Timberwolves Shootout prep tourney is ‘real deal’
MINNEAPOLIS — Kevin Love walked out of the Target Center tunnel, amazed by the bright lights, pristine hardwood floor and mammoth arena surrounding him and his teammates.
It’s easy to forget the All-Star’s first hoops foray here didn’t occur Oct. 29, 2008 in his NBA debut. Two years earlier, he was one of 26 prep phenoms to play in the Timberwolves Shootout and go on to play at professional basketball’s highest level.
And Love still hasn’t forgotten those first steps onto the floor.
"Playing in an NBA arena when you’re a senior in high school," Love said, "it’s an unbelievable experience."
The shootout returns for its 18th run-through this Saturday with four games featuring top high school programs from around the country and 11 Division I recruits, including Minnesota-bred Tyus Jones (Apple Valley) and Reid Travis (DeLaSalle).
In the 2006-07 set of games, Love teamed up with Timberwolves coach Rick Adelman’s son, Pat, with Oregon powerhouse Lake Oswego. New Orleans guard and fellow UCLA product Jrue Holiday played in the first of two shootouts that same year.
The list of event alumni to reach the NBA also includes Steve Blake, Josh Smith, Kris Humphries, DeMarcus Cousins and Nate Wolters.
"This is one of, I believe, the national events," said Love, whose high school team knocked off Osseo seven years ago. "It doesn’t surprise me that a lot of players go on to the next level in college but even the next level in the NBA, too. It’s pretty cool to see."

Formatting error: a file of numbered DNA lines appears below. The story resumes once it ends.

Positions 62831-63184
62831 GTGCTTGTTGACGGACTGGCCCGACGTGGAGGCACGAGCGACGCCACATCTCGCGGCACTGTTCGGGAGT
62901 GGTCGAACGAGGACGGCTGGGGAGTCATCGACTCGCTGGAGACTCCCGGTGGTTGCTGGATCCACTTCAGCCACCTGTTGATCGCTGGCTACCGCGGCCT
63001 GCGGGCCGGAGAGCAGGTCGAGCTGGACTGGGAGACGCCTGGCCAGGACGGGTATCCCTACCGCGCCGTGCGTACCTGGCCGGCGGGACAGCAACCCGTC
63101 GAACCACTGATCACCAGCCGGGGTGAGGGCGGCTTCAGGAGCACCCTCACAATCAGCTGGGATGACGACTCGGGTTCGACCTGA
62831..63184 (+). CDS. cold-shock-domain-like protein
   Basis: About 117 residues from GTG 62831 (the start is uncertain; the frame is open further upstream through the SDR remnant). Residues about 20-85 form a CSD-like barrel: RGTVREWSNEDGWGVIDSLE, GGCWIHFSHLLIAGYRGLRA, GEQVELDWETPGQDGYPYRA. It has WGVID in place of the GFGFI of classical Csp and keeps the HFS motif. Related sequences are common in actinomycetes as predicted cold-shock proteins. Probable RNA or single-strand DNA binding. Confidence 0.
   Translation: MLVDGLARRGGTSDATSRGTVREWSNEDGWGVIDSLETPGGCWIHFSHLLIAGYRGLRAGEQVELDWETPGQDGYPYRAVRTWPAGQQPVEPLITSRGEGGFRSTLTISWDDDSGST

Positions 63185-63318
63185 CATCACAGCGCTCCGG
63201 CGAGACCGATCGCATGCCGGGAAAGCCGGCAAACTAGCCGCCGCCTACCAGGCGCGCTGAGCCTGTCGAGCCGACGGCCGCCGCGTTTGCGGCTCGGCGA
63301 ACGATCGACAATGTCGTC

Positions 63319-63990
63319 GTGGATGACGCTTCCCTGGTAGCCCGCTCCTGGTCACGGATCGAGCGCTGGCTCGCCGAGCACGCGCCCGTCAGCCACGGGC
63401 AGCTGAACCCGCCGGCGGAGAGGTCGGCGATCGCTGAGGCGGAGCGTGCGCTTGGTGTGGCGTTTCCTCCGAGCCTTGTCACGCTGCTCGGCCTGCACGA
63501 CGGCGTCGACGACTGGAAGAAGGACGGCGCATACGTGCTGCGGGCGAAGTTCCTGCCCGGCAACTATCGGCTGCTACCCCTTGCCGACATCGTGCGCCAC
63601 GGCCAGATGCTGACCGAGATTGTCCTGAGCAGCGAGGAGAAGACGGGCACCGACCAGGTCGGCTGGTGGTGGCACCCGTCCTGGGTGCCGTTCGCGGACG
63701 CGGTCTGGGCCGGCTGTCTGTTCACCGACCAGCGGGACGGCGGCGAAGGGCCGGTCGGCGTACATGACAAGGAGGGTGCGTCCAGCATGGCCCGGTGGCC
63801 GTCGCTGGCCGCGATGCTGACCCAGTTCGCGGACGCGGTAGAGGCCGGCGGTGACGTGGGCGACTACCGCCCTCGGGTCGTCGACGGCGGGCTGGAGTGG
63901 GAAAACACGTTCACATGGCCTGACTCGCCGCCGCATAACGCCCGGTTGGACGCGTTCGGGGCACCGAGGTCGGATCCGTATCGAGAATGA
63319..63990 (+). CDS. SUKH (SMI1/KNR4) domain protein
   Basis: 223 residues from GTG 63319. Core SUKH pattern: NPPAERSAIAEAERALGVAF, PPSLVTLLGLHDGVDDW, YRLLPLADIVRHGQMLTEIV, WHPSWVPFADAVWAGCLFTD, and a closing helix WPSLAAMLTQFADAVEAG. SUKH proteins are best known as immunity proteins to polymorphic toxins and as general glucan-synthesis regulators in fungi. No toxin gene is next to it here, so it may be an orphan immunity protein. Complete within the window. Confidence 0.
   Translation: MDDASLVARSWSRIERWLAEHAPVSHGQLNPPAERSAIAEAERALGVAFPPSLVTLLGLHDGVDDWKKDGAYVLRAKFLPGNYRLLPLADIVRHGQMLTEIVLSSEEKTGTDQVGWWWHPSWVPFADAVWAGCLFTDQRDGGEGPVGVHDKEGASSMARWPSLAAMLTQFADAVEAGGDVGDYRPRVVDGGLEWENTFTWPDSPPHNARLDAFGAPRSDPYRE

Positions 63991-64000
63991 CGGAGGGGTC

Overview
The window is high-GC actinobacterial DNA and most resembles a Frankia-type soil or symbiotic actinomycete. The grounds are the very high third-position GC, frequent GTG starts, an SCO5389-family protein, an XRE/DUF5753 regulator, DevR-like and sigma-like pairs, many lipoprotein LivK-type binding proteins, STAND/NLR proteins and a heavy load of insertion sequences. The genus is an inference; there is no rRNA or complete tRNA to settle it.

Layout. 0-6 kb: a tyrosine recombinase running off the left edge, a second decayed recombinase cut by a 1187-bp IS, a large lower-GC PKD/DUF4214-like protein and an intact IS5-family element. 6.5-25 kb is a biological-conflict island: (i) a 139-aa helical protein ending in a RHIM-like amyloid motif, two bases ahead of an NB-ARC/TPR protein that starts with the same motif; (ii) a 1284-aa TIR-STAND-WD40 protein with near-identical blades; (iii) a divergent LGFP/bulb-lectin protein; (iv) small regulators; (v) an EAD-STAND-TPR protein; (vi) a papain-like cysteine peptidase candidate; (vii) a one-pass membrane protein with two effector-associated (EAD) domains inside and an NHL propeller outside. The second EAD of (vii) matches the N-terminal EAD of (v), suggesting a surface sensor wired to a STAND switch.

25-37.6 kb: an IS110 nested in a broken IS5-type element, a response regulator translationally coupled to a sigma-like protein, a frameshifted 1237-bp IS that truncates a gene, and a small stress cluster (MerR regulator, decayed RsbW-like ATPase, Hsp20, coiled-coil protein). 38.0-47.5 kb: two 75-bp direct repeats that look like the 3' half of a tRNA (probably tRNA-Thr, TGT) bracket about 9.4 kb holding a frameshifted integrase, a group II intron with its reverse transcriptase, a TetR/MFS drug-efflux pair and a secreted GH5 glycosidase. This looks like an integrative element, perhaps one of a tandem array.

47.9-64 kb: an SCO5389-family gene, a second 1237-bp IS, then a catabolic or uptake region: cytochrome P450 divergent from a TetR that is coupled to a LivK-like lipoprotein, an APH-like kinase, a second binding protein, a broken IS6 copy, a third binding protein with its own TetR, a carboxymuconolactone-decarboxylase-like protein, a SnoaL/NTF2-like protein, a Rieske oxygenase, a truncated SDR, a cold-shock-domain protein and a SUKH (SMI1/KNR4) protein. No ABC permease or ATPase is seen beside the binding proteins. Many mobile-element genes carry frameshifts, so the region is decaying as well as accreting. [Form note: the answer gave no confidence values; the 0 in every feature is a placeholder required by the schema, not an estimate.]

The list of Division I college prospects to play in the shootout is much more expansive — guys like the University of Minnesota’s Rodney Williams, Wisconsin product Jared Berggren and Kansas’ Josh Selby. First held during the 1995-96 basketball season, each edition of the event has featured at least five top-tier recruits, and most years in the 10-15 range.
Headlined by Jones (Duke signee), Travis (Stanford) and Chicago St. Rita’s Victor Law (Northwestern) and Charles Matthews (undecided), this year’s shootout includes 11 players that have accepted or received major-college offers.
Such eye-catching talent is nothing new, Holiday said.
He grew up in Los Angeles dreaming of playing at the Staples Center, but the Timberwolves’ home presented his only chance during high school to experience an NBA arena.
Holiday didn’t leave disappointed.
"It’s a pretty good tournament to come through and play in," said Holiday, who squared off against Love in Wednesday’s Minnesota victory over New Orleans. "Obviously a really good experience for somebody being from L.A., up playing in a new place at such a young age. The tournament is the real deal."
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